Napoles’ latest attack on validity of P183M plunder case junked

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    THE Sandiganbayan has slammed the door on the latest attempt of the camp of businesswoman Janet Lim Napoles to reopen arguments on the validity of the P183 million plunder case against her and former senator Jose “Jinggoy” Estrada.

    Associate Justice and Fifth Division chairman Rafael R. Lagos penned the decision that denied Napoles’ Urgent Ex-Parte Motion asking the anti-graft court to order parties to submit their Memorandum of Authorities.

    The court rejected the defendant’s argument the case should have been dismissed at the outset because the information was void for failing to identify who the main plunderer was.

    Napoles had invoked the Supreme Court ruling in the plunder case against former president Gloria Macapagal-Arroyo that there should be a main plunderer in a plunder case.

    But the Sandiganbayan clarified that unlike the Arroyo case where all the accused were public officials without a clear allegation as to who was the ultimate beneficiary, such a condition does not exist in the case against Estrada and Napoles.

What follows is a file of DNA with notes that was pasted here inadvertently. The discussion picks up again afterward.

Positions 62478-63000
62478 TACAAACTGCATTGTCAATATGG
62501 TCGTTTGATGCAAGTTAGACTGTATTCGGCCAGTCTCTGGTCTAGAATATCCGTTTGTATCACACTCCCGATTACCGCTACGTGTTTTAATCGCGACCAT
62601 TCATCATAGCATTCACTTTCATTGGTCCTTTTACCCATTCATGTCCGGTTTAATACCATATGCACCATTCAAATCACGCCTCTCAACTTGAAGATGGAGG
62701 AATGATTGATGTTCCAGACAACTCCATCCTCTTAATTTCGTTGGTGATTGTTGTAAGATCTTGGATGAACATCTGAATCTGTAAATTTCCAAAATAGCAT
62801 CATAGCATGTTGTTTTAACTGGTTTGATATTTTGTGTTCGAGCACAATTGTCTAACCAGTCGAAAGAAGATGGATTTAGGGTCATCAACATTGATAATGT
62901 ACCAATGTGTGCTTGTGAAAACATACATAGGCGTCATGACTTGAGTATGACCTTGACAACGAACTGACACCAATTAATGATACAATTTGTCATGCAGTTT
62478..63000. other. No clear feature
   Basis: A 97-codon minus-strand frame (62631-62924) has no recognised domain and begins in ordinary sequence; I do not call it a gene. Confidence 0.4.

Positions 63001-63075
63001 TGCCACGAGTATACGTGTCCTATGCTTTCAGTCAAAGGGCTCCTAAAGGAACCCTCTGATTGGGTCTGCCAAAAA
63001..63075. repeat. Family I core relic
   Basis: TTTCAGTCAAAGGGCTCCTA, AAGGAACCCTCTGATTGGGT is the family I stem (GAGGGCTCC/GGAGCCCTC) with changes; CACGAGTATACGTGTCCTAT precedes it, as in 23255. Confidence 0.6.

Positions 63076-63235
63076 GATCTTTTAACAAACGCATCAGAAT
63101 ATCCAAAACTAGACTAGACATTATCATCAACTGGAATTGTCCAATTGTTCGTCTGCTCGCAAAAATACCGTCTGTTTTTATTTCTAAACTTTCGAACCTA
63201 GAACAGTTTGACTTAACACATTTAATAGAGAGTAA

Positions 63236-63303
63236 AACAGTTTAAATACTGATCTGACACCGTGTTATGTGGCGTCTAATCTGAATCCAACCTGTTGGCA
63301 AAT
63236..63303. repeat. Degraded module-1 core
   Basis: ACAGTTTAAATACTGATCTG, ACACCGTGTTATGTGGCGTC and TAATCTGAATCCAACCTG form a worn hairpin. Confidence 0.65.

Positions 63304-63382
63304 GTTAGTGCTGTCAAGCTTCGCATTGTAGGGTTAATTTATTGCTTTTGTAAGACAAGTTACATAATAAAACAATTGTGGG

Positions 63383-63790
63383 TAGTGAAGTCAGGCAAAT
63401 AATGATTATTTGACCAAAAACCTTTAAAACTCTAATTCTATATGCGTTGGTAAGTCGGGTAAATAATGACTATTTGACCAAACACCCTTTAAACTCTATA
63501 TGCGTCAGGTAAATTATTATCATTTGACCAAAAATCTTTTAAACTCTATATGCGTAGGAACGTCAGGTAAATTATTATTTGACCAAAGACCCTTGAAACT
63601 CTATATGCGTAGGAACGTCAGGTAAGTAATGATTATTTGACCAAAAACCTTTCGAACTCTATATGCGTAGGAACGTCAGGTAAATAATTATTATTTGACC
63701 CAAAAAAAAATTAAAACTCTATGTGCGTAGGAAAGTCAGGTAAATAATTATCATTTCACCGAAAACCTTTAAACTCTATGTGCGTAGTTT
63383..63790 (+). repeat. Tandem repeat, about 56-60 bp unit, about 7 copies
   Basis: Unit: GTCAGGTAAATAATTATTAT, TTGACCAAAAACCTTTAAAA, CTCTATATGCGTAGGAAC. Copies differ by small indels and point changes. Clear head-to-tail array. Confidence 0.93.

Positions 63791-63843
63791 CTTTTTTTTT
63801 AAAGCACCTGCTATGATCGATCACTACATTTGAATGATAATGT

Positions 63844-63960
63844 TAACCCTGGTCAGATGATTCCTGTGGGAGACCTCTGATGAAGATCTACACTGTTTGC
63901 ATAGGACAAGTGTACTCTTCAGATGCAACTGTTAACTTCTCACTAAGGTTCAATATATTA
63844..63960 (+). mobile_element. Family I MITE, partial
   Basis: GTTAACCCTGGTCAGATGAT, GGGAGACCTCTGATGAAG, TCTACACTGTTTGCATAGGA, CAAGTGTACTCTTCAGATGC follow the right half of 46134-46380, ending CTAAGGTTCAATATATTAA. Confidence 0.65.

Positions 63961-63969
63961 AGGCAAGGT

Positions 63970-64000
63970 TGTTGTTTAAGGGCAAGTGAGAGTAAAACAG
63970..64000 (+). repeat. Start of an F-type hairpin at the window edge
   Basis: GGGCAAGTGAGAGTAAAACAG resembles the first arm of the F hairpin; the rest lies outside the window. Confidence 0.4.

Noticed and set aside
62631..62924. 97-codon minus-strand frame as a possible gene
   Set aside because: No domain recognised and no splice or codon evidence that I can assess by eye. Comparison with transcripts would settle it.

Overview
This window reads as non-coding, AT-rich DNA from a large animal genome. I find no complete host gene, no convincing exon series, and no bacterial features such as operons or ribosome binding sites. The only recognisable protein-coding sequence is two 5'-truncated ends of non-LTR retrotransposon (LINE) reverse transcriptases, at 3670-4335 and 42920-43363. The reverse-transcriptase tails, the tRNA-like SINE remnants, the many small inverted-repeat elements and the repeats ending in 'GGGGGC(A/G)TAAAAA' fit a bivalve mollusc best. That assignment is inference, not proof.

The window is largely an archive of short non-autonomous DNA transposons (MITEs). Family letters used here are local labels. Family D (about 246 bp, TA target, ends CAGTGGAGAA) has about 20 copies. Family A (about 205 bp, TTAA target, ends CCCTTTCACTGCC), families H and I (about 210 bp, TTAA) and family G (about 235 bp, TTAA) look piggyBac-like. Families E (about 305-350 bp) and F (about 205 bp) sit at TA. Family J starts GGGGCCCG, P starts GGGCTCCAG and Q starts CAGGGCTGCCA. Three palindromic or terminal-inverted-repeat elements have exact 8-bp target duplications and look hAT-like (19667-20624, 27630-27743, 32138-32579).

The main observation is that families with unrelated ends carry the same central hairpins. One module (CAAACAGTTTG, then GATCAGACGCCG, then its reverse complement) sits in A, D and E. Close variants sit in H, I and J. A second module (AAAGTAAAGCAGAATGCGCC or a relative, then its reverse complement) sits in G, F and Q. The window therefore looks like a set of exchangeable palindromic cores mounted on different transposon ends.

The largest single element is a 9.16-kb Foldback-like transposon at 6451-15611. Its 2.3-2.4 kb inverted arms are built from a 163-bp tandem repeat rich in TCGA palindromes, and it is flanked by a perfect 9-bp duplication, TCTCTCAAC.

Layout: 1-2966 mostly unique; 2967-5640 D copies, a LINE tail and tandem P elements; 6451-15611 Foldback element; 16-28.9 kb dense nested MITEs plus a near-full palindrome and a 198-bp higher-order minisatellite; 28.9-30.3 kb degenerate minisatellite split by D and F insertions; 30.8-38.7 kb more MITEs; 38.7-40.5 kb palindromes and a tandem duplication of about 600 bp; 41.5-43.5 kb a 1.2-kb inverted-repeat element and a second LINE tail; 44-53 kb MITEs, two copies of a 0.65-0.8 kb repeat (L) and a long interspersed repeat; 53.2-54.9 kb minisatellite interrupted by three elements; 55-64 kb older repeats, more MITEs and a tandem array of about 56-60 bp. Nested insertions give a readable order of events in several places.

It said there can be no confusion because there were only two public officials who were named co-accused in the case – Estrada and his staff Pauline Labayen – and it was the senator who had custody and control of his Priority Development Assistance Fund (PDAF).

    “The eyes are useless when the mind is blind. It is apparent that the information refers to Estrada as the mastermind of the PDAF scheme or the main plunderer. The main plunderer is a public officer,” the Sandiganbayan pointed out.

    Associate Justices Maria Theresa V. Mendoza-Arcega and Maryann E. Corpus-Mañalac concurred.

    Likewise, the Fifth Division held that the plunder law (Republic Act No. 7080) does not require the identification of the main plunderer as it recognizes that the crime may be committed collectively with all participants acting in conspiracy with each other.

    “Even if there was no express mention in the information that Estrada was the mastermind, it suffices that the Information used the words ‘conspiring with one another’ connoting a joint and several liability, negating a separate and individual culpability,” the court said.

    The Sandiganbayan said the defense failed to raise any new matters that would have prompted the court to revisit the details of the case.

    The Sandiganbayan directed Napoles to instead exercise her constitutional right by presenting her evidence to refute the charge that she conspired with Estrada and other defendants to defraud the government.